$120 for 71 hours: Payslips reveal disturbing reality for fruit pickers

·News Editor
·7-min read

Frustrated seasonal workers in Australia say they’re “starting to feel like slaves” as they reveal payslips showing more than 90 per cent of their wages being deducted by their employers.

The fruit pickers, who travel from Fiji, Tonga, Samoa, Vanuatu, Papua New Guinea and other islands as part of the Pacific Island seasonal worker program, came to Australia with the dream of providing for their families back home, but some weeks find they have struggled to feed just themselves.

Payslips posted online and provided to Yahoo News Australia show hundreds of dollars deducted from workers’ wages to pay off airfares, accommodation and transport to work, as well as health insurance and visa costs.

One payslip shows $129.92 left over from a $1326 pay, while another shows the worker received just $120 after a 71-hour week.

Another payslip posted online by journalist Michael Field shows a berry farm worker taking home $101 from a $608 week.

An aerial stock photo of workers picking grapes.
Several seasonal workers told Yahoo News they wish they'd just stayed home after their experience in Australia. Source: Getty/STOCK

Worker shared home with 16 colleagues

One worker arrived in Western Australia to pick grapes early last year and told Yahoo News he feels he would’ve been better off staying in his home country of Tonga.

“This is starting to feel like slavery rather than working for money,” the worker, who requested to stay anonymous, said.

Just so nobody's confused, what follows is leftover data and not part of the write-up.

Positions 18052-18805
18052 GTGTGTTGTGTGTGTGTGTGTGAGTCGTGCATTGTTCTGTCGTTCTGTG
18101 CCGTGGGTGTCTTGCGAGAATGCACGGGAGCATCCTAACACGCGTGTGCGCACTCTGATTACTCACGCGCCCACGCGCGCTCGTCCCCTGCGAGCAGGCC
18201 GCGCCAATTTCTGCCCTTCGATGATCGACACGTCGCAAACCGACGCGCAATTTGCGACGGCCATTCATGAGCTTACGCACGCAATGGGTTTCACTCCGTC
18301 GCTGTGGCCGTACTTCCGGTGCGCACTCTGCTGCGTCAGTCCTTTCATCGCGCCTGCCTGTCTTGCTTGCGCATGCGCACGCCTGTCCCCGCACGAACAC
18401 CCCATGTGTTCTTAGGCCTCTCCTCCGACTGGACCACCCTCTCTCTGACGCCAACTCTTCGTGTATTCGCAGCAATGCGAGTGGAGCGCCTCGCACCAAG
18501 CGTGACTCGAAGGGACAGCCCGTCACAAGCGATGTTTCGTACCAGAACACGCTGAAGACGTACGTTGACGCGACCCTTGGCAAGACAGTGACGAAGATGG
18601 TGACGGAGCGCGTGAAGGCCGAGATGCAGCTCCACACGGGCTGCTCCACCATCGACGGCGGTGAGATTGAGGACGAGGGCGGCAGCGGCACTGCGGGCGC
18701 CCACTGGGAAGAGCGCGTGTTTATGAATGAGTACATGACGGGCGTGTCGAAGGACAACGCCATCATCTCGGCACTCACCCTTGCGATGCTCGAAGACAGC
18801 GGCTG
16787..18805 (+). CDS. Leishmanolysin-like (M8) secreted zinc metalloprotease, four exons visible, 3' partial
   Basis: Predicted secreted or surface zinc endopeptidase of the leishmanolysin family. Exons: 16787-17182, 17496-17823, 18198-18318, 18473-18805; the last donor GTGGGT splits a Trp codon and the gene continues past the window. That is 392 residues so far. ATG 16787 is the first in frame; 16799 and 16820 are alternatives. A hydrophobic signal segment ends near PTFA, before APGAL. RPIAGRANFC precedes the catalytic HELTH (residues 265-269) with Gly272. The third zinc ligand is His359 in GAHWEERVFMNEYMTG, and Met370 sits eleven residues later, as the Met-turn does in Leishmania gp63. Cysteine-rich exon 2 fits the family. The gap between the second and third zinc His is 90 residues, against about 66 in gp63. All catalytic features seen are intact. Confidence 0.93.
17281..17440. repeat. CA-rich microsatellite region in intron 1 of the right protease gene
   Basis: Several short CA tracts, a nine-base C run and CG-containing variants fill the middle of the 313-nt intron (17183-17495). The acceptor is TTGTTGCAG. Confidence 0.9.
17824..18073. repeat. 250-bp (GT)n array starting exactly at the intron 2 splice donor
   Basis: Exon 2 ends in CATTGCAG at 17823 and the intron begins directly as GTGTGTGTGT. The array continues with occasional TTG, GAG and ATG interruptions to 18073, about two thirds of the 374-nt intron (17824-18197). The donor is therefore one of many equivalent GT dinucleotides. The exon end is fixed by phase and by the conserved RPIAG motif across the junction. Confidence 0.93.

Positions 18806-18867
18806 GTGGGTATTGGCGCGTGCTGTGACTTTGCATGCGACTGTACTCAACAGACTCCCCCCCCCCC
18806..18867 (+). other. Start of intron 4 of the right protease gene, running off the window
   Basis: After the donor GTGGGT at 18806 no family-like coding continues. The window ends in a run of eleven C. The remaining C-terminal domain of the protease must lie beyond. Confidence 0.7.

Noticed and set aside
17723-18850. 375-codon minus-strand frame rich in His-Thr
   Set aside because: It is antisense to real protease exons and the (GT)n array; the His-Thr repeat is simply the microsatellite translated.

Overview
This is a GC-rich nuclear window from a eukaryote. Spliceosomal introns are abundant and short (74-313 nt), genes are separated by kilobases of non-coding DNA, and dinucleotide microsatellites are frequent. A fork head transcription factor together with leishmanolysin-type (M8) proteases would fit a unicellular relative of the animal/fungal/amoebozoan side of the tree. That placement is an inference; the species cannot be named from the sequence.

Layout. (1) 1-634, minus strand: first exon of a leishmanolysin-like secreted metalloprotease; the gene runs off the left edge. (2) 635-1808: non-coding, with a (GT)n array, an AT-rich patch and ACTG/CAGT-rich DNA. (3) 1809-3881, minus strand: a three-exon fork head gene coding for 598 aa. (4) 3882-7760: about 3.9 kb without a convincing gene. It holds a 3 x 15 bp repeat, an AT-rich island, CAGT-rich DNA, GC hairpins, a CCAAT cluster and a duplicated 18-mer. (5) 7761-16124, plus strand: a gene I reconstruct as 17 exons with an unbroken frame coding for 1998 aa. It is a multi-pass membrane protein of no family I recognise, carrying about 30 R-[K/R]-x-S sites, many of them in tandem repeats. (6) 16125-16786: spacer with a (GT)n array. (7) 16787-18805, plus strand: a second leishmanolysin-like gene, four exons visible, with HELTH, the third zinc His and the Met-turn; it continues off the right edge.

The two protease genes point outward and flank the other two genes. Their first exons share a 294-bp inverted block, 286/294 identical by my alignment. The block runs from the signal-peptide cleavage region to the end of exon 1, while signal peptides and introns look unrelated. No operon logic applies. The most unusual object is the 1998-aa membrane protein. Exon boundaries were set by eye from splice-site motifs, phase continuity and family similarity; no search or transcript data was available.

“I thought I’d have a better life working here especially because the money here is good, so that can help my family more and provide for me and my partner.

“At first it seemed good but now it’s getting ridiculous from all the amounts taken off every week.”

He said some weeks he’s only working three days, and on those weeks his deductions consume about 75 per cent of his wage.

The WA worker was meant to return home in November, but due to Covid his return flight was cancelled and his visa extended.

Two payslips from a seasonal worker show how much is earned vs how much is received.
The payslip on the right shows less than 10 per cent of earnings was received by the worker after deductions. Source: Supplied

“Hopefully we can be treated fairly and to also go home soon,” he said.

Another worker, from Samoa, described the shocking living conditions he was subjected to when picking mangoes in the Northern Territory in 2016.

Like others, the father of six came to Australia to earn money for his family back in Samoa.

“To develop my family and raise my children,” he said. “Paying the school fees, make them well educated.”

But he found himself living with 16 other workers in a four-bedroom house, sleeping four to a room.

He said each worker was being docked $161 each week for rent by their employer, labour hire company MADEC, bringing the total weekly rent paid for the house to $2,576.

According to realestate.com.au, the average weekly price for a four-bedroom home in the same area is $650.

MADEC Australia repeatedly declined to comment when questioned by Yahoo News about the amount of deductions, how they are calculated and the living arrangements of workers.

Payslips uploaded to Facebook show 71 hours worked for a total of $120 received.
Payslips uploaded to Facebook show 71 hours worked for a total of $120 received. Source: Facebook

Conditions indicate labour exploitation

Alison Rahill, executive officer of the Catholic Archdiocese of Sydney’s Anti-Slavery Taskforce, said she’s witnessed the “substandard” living conditions for herself at a number of different employers.

“I didn’t ever visit somewhere that I would be comfortable sleeping, or any of my family or friends would feel comfortable sleeping," Ms Rahill told Yahoo News.

"One hundred per cent of the accommodation was substandard. You couldn’t get a decent night’s sleep.